“I appreciated that even though the siblings were in different grades, they worked collaboratively to allow them all the ability to contribute and participate,” said Ripley. “And the weekly acting out of a story book; a wonderful literacy, art, and technology connection!

Kali (left) and Ben Palmer calculate how to leave a tip when dining at a restaurant in their show documenting distance learning.

“The editing was great quality and it appeared to jump between locations. The interviews with other family each week really added to their presentation, and showed their planning.”

The Palmer kids give varying reviews to the three months they spent in distance learning.

“I really wasn’t for it,” said Emma. “It’s better to learn along with your friends and be able to ask your teacher when you need help. The delays, sometimes people were busy when you were working on something and when you emailed the teacher you might have to wait for them to be able to answer.”

Kali said the biggest challenges for her were not being able to learn new things every day, although she quickly added that she knows everyone did their best.

“Sometimes the books that we needed weren’t always available when we wanted,” she said.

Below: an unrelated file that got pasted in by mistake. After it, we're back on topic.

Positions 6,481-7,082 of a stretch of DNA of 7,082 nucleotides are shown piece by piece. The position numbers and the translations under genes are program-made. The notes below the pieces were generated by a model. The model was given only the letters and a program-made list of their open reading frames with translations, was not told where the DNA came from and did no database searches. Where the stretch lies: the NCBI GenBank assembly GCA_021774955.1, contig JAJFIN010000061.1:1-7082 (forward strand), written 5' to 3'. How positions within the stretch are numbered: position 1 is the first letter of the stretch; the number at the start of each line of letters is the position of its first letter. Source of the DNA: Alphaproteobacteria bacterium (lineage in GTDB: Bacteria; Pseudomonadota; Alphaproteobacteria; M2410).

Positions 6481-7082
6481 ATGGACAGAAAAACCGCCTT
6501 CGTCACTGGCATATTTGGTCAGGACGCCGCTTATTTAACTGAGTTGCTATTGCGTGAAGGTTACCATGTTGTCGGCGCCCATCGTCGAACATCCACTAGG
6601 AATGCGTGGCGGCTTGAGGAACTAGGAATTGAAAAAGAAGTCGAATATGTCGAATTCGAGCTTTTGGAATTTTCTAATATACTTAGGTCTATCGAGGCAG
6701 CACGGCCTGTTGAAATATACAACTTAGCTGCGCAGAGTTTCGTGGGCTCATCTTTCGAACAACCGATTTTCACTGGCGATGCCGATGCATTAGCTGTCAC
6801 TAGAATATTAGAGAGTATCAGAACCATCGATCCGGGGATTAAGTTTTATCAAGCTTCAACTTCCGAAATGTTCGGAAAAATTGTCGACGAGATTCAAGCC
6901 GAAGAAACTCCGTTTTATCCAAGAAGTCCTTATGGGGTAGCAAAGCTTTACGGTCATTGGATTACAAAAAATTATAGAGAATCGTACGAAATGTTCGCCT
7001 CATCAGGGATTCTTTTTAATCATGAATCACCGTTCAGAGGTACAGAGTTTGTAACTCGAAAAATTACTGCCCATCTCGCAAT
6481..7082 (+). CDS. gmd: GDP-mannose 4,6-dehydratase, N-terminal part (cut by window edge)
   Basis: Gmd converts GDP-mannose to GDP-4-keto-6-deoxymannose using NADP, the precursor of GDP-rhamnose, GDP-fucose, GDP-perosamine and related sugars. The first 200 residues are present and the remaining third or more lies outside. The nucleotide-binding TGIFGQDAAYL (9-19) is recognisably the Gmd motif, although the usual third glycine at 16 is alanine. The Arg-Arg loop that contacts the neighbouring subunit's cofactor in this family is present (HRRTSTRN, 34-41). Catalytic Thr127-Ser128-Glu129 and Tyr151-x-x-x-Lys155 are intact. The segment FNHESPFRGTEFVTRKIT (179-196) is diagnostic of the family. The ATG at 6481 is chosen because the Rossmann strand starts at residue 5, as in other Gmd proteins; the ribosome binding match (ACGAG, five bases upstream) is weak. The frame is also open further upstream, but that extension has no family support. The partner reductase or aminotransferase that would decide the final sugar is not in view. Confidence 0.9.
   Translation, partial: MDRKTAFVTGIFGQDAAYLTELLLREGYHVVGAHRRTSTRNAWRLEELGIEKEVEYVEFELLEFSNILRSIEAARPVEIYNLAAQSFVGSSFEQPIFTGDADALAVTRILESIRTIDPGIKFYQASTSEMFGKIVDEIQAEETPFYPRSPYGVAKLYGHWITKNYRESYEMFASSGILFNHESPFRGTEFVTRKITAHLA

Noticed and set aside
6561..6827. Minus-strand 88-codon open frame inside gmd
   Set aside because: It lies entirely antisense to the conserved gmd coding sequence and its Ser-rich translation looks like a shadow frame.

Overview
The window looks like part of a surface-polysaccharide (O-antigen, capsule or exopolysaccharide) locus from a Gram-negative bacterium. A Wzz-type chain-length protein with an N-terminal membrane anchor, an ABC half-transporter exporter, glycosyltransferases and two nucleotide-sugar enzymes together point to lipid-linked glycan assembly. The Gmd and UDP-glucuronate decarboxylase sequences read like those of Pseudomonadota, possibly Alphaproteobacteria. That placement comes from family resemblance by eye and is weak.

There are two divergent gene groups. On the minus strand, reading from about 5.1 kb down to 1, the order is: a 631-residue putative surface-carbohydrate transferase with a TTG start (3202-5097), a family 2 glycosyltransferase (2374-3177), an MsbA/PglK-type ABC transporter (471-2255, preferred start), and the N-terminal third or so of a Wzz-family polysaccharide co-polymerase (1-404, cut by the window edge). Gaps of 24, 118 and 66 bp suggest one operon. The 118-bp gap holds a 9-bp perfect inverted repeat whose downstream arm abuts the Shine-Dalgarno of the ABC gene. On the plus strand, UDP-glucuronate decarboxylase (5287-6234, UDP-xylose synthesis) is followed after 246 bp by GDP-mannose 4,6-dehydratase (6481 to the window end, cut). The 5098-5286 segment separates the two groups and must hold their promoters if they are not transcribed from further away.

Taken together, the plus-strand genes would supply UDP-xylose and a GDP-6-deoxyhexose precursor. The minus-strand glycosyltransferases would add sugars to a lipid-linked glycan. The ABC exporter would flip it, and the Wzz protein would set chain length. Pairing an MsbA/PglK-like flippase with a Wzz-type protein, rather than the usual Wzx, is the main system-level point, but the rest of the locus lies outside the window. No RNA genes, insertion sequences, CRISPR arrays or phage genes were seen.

“I liked it,” said Ben, who completed first grade while in quarantine, learning alongside his older sisters. “I thought it was good, like the reading. But writing was harder. You still need to practice it to make it perfect.”

Having gained experience in video production, script-writing, editing and serving as lead host of the Palmer family’s Everyday Broadcast, Emma is considering becoming a journalist herself someday. And while Kali was not able to show off her singing abilities in the video shows she is learning to play keyboard and said she would one day like to be a singer. As for Ben, he is in no rush to make any career decisions right now.

The digital episodes of Harrison’s Palmer family’s Everyday Broadcast can be viewed in their entirety at SAD 17’s digital time capsule website. Each school in the eight-town district has its own capsule posted on the website.